Among the voluntary organisations there is a discussion of what the consequences of licensing online gaming from web-sites outside Norway would be. Although the net turnover has increased by 162 percent from 2005 to about € 90 million in 2013 (Rambøll, 2015), this is still very little compared to the legal gaming market € 1,154 million in net turnover. The receiving organisations are worried that a diminished role for Norsk Tipping would imply that they would get a much smaller share of the gross turnover. Commercial gaming companies normally distribute a much larger share in prize money, even if they should be licenced and start paying taxes to Norway.

As a general principle, amounts from lotteries that are decided upon by governments or include political interference are excluded from total amounts, because it is not considered as private actor.

Data sources of giving by charity lotteries

There are annual statistics reports covering all registered gaming and lotteries in Norway from The Norwegian Gaming and Foundation Authority with an English summary published on the website


Sivesind, K. H. (2017) Research on Giving in Norway. In: Hoolwerf, L.K. & Schuyt, Th.N.M. (eds) Giving in Europe. The state of research on giving in 20 European countries. Amsterdam: Lenthe Publishers.

The country chapter can be downloaded here. The full study on Giving in Europe can be ordered at

References and further reading

Arnesen, D. (2015). Undersøkelsene om frivillig innsats 1998 – 2014. Dokumentasjonsrapport (Rapport 2015-3). Oslo: Senter for forskning på sivilsamfunn og frivillig sektor. Retrieved from:

Arnesen, D., Sivesind, K. H., & Gulbrandsen, T. (2016). Organisasjonslandskap i endring (Rapport 2016-4). Oslo: Senter for forskning på sivilsamfunn og frivillig sektor. Retrieved from:

Deloitte. (2015). Kartlegging av markedet for fundraising. Oslo: Deloitte AS. Retrieved from:

Gulbrandsen, T. (2012). Tilpasninger til endringer i økonomiske rammevilkår (Rapport 2012:2). Oslo: Senter for forskning på sivilsamfunn og frivillig sektor. Retrieved from:

Gulbrandsen, T., & Sivesind, K. H. (2013). Nasjonale organisasjoner –  en første oversikt (Rapport 2013-5). Oslo: Senter for forskning på sivilsamfunn og frivillig sektor. Retrieved from:

Lorentzen, H. (2001). Norway. In A. Schlüter, V. Then, & P. Walkenhorst (Eds.), Foundations in Europe: Society, Management and Law (pp. 206-214). London: Bertelsmann Foundation.

Lorentzen, H. (2004). Philanthropy and collectivism. Grant-giving foundations in Norway (Report 2004:15). Oslo: Institute for Social Research. Retrieved from:

Lorentzen, H., & Dugstad, L. (2010). Stiftelser i det moderne Norge (Report 2010:9). Oslo: Institute for Social Research. Retrieved from:

Lotteri og stiftelsestilsynet. (2012). Rapport fra Stiftelsestilsynet. Kartlegging av pengeutdelinger i norske stiftelser. Førde: Lotteri og stiftelsestilsynet. Retrieved from:

Lotteri og stiftelsestilsynet. (2014). Norske pengespel 2013. Statistikk over norske pengespel og lotteri. Førde: Lotteri og stiftelsestilsynet. Retrieved from:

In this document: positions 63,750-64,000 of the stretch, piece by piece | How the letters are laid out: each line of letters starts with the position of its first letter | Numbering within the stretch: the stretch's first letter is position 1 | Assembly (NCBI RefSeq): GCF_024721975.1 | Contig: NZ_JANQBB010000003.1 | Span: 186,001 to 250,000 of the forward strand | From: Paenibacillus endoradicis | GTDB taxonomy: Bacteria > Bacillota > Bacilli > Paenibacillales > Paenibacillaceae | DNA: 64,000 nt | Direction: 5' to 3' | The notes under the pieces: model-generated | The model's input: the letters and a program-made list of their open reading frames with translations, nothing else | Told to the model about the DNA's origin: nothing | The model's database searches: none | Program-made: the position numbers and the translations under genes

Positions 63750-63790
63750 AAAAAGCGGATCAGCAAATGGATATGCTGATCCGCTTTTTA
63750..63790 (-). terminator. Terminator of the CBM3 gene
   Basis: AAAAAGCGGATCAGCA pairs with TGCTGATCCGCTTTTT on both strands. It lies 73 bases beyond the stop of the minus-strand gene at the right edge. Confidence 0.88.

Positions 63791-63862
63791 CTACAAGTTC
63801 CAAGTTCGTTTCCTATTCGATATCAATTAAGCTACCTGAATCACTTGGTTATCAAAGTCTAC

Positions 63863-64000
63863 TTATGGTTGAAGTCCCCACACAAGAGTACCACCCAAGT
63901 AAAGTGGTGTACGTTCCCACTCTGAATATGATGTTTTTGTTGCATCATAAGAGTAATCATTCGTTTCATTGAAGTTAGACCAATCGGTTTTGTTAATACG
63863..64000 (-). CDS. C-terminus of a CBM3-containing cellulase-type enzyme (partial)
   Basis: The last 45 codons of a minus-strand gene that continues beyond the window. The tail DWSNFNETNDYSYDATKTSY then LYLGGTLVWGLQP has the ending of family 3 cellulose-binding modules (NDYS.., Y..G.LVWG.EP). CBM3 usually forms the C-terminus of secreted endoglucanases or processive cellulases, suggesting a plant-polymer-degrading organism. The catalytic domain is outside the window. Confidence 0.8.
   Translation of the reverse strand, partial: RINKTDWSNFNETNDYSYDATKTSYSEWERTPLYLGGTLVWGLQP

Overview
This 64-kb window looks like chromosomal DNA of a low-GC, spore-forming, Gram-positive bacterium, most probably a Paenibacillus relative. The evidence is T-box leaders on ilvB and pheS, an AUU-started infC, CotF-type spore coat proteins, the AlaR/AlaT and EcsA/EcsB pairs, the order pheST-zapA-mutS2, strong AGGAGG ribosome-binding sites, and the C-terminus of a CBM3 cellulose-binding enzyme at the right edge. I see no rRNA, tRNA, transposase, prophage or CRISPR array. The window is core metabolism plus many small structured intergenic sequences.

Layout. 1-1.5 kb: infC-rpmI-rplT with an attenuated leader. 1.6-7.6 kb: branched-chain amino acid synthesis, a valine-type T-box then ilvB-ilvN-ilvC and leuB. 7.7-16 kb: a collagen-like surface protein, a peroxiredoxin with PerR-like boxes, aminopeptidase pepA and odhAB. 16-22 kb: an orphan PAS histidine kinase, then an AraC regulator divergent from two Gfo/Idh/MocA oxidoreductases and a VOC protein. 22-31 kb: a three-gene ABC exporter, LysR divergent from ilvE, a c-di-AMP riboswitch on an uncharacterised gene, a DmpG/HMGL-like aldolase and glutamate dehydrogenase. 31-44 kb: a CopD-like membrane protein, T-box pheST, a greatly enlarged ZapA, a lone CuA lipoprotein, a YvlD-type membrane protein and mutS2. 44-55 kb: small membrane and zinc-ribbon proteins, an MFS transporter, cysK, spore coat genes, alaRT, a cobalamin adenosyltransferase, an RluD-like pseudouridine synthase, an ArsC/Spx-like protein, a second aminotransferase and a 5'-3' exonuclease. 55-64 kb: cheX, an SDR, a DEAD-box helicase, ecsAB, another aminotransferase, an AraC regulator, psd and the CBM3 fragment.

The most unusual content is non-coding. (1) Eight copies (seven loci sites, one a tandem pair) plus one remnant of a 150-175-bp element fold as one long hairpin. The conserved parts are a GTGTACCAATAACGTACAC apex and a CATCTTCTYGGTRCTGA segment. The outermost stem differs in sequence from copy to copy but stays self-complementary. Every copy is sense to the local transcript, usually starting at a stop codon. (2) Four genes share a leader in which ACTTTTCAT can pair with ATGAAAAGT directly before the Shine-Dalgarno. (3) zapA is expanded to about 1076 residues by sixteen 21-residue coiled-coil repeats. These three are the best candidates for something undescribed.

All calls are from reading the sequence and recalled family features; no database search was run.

Rambøll. (2015). Utredning av økonomiske konsekvenser av en mulig lisensordning for pengespill. Oslo: Kulturdepartementet. Retrieved from:

Sivesind, K. H. (2007). Frivillig sektor i Norge 1997–2004. Frivillig arbeid, medlemskap, sysselsetting og økonomi (Rapport 2007:10). Oslo: Institutt for samfunnsforskning. Retrieved from:

Sivesind, K. H. (2012). Pengestrømmer i frivillig sektor. Befolkningens gaver og lokallagenes økonomi (Rapport 2012:7). Oslo: Senter for forskning på sivilsamfunn og frivillig sektor. Retrieved from:

Sivesind, K. H. (2015). Giving in Norway: An ambitious welfare state with a self-reliant nonprofit sector. In P. Wiepking & F. Handy (Eds.), The Palgrave Handbook of Global Philanthropy (pp. 230-248). Basingstoke: Palgrave.

Sivesind, K. H., & Arnesen, D. (2015). Norway Country Report. European Foundations for Research and Innovation. In B. Gouwenberg, D. Karamat Ali, L.K. Hoolwerf, R. Bekkers, T. Schuyt, & J. Smit (Eds.), EUFORI Study: European Foundations for Research and Innovation (pp. 855-890). Luxembourg: Publications Office of the European Union.

Sivesind, K. H., Lorentzen, H., Selle, P., & Wollebæk, D. (2002). The Voluntary Sector in Norway – Composition, Changes, and Causes (Report 2002:2). Oslo: Institute for Social Research. Retrieved from:

Sivesind, K. H., Lorentzen, H., Selle, P., Wollebæk, D., Sokolowski, S. W., & Salamon, L. M. (2004). Norway. In L. M. Salamon, S. W. Sokolowski, & Associates (Eds.), Global civil society: Dimensions of the nonprofit sector, Volume II (pp. 261-275). Bloomfield, CT: Kumarian Press.

Sivesind, K. H., & Selle, P. (2010). Civil society in the Nordic countries: Between displacement and vitality. In R. Alapuro & H. Stenius (Eds.), Nordic Associations in a European Perspective (pp. 89–120). Baden-Baden: Nomos Verlagsgesellschaft.

The Norwegian Gaming and Foundation Authority. (2013). Foundations in Norway: The Norwegian Gaming and Foundation Authority. Retrieved from:

United Nations. (2003). Handbook on Nonprofit Institutions in the System of National Accounts. New York: United Nations.

Wollebæk, D., & Sivesind, K. H. (2010). Fra folkebevegelse til filantropi? Frivillig innsats i Norge 1997-2009 (Rapport 2010:3). Oslo: Senter for forskning på sivilsamfunn og frivillig sektor. Retrieved from: